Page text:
John: As a kid growing up, I feel like most of my heroes played Fenders. I was obsessed. My first guitar hero when I was a kid, believe it or not, was Kurt Cobain. I love Nirvana. He had that really cool Jag-Stang Jaguar-Mustang combo. Then after that, I went from somebody like him to Stevie Ray Vaughan to Eric Clapton, Jimi Hendrix, and then you go back all the way through the country world. Then I started loving Strats (Fender Stratocaster). Our cousin Johnny gave me my first really cool guitar, which was the 1977 Stratocaster. Then I got into more country music, listening to Merle Haggard, and guys like that. It starts from realizing ‘Wow, that’s an amazing style of playing. How do they get that sound?” And I realized just by reading and talking to friends that this guy was playing a Telecaster and that’s how I eventually moved into playing more Telecasters.

TJ: We grew up really big fans of Danny Gatton from demos that our parents had. I remember the Telecaster just looking so cool, and the way it sounded… I’ve just been so obsessed with everything about it—the way it sounded, the way it looked, the whole vibe. Pretty much from there on, I really wanted a Telecaster and I couldn’t afford one for a very long time. That was it for me, along with a lot of the other things that John said. There were those first moments where I was like, “how does it sound that way?”

John: Bastardizing our heroes is what we’re all doing.

AS: How did this partnership with Fender and the American Vintage II series come together?

John: We’ve had a very good relationship with Fender throughout the past several years. Ben [Blanc-Dumont] who is their artist rep, has been a great partner with us whenever we need anything, and he knows how much we love vintage Fenders. Every time I see him, we’re always talking about certain Fenders we own or Fenders we’ve played. We just have a mutual love for vintage guitars, so when they decided that they were coming out with the American Vintage series, he texted me and I thought, “Absolutely, let’s go for it,”  because it just fits with our DNA as a band, and as people. And for us to play a vintage isn’t too far from what we’re already doing, so it seemed to fit perfectly with what we already do.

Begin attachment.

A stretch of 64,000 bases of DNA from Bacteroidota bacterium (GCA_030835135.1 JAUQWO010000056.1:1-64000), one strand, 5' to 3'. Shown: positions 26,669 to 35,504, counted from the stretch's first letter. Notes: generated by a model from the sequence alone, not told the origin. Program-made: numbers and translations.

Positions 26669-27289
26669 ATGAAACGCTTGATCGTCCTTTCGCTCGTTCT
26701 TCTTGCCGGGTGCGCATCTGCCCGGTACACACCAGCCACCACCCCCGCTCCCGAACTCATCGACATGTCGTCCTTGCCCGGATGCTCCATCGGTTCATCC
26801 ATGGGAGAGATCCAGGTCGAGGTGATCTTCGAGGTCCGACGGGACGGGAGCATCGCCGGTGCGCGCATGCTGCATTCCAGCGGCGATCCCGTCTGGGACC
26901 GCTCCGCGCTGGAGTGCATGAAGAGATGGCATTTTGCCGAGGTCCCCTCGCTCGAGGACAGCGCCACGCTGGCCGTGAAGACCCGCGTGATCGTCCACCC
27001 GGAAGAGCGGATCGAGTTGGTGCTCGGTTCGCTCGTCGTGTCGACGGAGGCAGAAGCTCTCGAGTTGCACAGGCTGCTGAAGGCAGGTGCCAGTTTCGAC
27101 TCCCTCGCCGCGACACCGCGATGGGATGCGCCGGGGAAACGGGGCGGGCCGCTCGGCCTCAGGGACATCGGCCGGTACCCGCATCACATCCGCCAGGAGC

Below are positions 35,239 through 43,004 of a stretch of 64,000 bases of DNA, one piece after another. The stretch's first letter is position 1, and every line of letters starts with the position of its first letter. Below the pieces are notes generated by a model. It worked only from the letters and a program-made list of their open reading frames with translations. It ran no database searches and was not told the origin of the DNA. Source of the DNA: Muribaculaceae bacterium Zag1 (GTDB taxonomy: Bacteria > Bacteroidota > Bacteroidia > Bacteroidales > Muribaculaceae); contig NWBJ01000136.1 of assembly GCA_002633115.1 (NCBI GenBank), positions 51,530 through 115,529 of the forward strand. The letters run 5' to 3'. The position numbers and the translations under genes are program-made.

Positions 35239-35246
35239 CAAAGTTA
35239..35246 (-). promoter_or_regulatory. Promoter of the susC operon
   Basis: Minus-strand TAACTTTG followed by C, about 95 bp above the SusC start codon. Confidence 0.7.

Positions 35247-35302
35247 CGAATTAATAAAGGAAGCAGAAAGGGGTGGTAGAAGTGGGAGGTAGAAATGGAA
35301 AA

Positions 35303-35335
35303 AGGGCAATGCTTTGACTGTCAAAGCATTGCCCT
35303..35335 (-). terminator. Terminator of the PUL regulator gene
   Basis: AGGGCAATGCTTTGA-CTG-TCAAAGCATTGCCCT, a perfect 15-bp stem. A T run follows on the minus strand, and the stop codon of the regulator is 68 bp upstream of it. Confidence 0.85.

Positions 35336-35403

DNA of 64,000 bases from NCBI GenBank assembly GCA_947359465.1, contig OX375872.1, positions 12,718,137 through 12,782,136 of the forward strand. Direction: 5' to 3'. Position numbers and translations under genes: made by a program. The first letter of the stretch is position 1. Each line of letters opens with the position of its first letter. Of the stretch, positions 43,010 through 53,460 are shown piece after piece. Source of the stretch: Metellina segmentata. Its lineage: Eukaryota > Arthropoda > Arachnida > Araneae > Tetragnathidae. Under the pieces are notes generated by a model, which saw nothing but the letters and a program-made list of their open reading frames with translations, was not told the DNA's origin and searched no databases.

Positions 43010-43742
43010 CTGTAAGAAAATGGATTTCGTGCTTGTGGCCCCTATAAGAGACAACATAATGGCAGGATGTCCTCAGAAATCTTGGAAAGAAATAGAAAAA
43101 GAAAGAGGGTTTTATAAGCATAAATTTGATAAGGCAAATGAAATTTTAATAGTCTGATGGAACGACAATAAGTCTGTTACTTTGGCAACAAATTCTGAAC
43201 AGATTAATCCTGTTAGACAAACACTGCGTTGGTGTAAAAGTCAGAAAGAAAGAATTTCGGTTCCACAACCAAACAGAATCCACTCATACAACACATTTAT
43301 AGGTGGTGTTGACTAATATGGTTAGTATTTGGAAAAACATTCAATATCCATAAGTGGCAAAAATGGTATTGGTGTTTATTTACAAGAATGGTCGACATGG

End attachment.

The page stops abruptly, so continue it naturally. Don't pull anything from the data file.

AS: Thinking back to Pawn Shop (Brothers Osborne’s 2018 debut) or even as recent as Skeletons (2020), how has songwriting shifted for you both over these past few years?

TJ: The creative process now is a lot more streamlined in the sense that I think we both realize that we’re not right all the time, or as much are willing to admit. In that regard, the way that we function is a lot more well-oiled. I think the creative process is the same as far as how we go after songs. It can start off with a lyric, or it can start off with a guitar riff. Sometimes it just starts off when something that just sparks in the room. It’s all different results. Some are great, and some are not. 

The next record that we’re gearing up for quite a lot, we didn’t want to walk into the (writer’s) room and stretch out songs we had. We really wanted to put emphasis on the writing side and walk in there with more material than we’ve ever had, so we decided to take a break from releasing music for a minute. We released a lot of records that we’re very proud of, but we wanted to take a second to reset and start this new era for us, hopefully.

AS: Without revealing too much, how are these new songs starting to weave together so far?

John: We just found that we could get a little bit more into the roots of who we are as people, where we’ve come from as brothers, and where we are in our lives right now that’s a bit more honest but still maintains the commercial aspect of what we’ve done before. One of the main differences is that we’ve decided to try a different producer, Mike Elizondo (Eminem, Carrie Underwood, Fiona Apple, Mastodon), and that, in terms of sonics, has changed a lot of what we’ve done. The DNA of the band is still there, but we’re taking a little bit of a different sonic approach.

In terms of what we’ve written before, I feel like these are some of the best songs that we’ve written. In the last year or so, perhaps post-COVID, we’ve hit our stride as writers. We still like to be observers of the world and write about people and events, but these are songs that represent our ethos, what we stand for, who we are, and what separates us from everyone.

Photos: Courtesy of Fender